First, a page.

Work has been underway for quite some time to bring Android 4.4 KitKat to the Motorola Milestone 2. Not too long ago, XDA Senior Member Engle_Mars released a relatively functional build for the device. But now, thanks to the work of Senior Member czechop, we have an almost fully functional unofficial CM11 build.
Czechop’s ROM is based on previous work for the Motorola Defy by Recognized Developer Quarx, with additional credit going to Tezet, Blackd0se, and others. While Czechop’s build was initially released back in November, recent releases have fixed practically all bugs, such that there are no known issues at this time.
Those desperately clinging on to their hardware keyboards should head over to czechop’s unofficial CM11 thread to get in on the action. And if you’re a developer looking to base your work on what czechop has already accomplished, head over to his Github.
In recent months, we have talked about various devices getting official and unofficial KitKat builds. Some devices were never slated to receive and update due to technical limitations, but developers have spent countless hours porting device trees, libraries, and kernels to iron out bugs and squeeze the most performance from these older devices. The level of success is different for every device, but people have tried crossed some pretty impressive boundaries.
The HTC Desire Z was released in late 2010, and it is one of the few smartphones that offers a physical keyboard. A little over 3 years after its launch, the Desire Z received an unofficial port of KitKat by XDA Recognized Developer Flinny, who ported CyanogenMod 11 to the Vision and Saga. The ROM is still considered alpha, but a list of working things is getting longer from one release to another. It’s impressive to see older devices getting so much support from developers.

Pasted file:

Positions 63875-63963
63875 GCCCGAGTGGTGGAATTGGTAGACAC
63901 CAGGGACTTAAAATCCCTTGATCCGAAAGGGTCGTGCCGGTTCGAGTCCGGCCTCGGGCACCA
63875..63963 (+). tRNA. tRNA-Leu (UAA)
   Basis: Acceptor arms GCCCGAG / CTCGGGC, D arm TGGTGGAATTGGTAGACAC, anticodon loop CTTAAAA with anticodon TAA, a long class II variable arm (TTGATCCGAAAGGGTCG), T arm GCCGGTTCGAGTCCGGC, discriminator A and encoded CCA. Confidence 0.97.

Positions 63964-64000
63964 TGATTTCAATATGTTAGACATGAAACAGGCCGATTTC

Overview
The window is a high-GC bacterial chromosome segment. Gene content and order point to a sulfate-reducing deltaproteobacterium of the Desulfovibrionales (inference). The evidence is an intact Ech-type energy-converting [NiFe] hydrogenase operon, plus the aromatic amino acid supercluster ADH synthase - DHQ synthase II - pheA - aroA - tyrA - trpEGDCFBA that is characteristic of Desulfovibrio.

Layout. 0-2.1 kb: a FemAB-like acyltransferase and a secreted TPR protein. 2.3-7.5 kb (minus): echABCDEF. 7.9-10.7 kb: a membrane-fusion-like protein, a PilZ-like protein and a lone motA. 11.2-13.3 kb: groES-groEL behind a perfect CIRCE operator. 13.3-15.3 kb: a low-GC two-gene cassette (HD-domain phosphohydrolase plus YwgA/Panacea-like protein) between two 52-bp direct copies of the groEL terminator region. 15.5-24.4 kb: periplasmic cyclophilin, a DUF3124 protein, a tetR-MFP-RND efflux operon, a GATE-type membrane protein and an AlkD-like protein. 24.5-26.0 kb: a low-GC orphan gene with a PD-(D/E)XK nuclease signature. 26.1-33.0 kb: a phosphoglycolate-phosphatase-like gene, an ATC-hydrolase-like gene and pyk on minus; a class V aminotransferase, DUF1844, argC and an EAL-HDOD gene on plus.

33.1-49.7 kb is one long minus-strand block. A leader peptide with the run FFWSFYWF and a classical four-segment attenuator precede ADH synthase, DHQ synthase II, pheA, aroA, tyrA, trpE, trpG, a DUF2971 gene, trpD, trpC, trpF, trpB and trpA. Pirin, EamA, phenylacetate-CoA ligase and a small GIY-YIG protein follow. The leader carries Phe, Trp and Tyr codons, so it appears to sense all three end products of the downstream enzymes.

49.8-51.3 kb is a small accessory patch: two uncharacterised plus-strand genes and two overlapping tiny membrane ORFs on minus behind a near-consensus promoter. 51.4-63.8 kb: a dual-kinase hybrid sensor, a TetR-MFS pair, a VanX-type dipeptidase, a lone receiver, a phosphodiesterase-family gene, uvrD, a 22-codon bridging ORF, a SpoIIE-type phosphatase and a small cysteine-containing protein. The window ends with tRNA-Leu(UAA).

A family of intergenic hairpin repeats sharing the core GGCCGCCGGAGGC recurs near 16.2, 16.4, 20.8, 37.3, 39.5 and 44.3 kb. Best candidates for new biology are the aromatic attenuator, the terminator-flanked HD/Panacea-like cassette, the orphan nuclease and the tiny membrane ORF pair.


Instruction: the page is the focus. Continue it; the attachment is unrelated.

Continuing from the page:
A change log, links, and release notes can be found in the development thread.
March 12, 2014 By: Will Verduzco
Due to their bargain basement prices and high apparent value, it should come as no surprise that MediaTek devices are growing in popularity—especially in emerging markets such as India. But because of a frequent lack of GPL compliance and nonexistent developer openness, original development for these devices is slim to none.
Luckily, there is still progress being made on these devices. And despite an uphill battle, development is happening thanks to source code leaks and the hard work of developers like XDA Senior Recognized Developer Xplodwild and Senior Member Dr-Shadow in filling the gaps. And now after an unnecessarily long journey spearheaded by Forum Member bucefal82, quite a lot has been accomplished.
XDA Recognized Developer chrmhoffmann recently released a KitKat 4.4.2-based work-in-progress CM11 build for the Wiko Stairway. Currently, a decent amount is functional, including the device’s primary SIM, audio, sensors, WiFi, and application support. However, it’s not quite daily driver capable for most, as the camera, second SIM, hardware video decoding, GPS, GPU acceleration, and a few other items are still broken. Despite this, it’s good to see development advancing on the device, and on these closed platforms in general. And since the device runs on the MediaTek 6589T SoC, which is also seen on various other budget-friendly devices, so it’s only a matter of time before this also benefits other MediaTek device owners.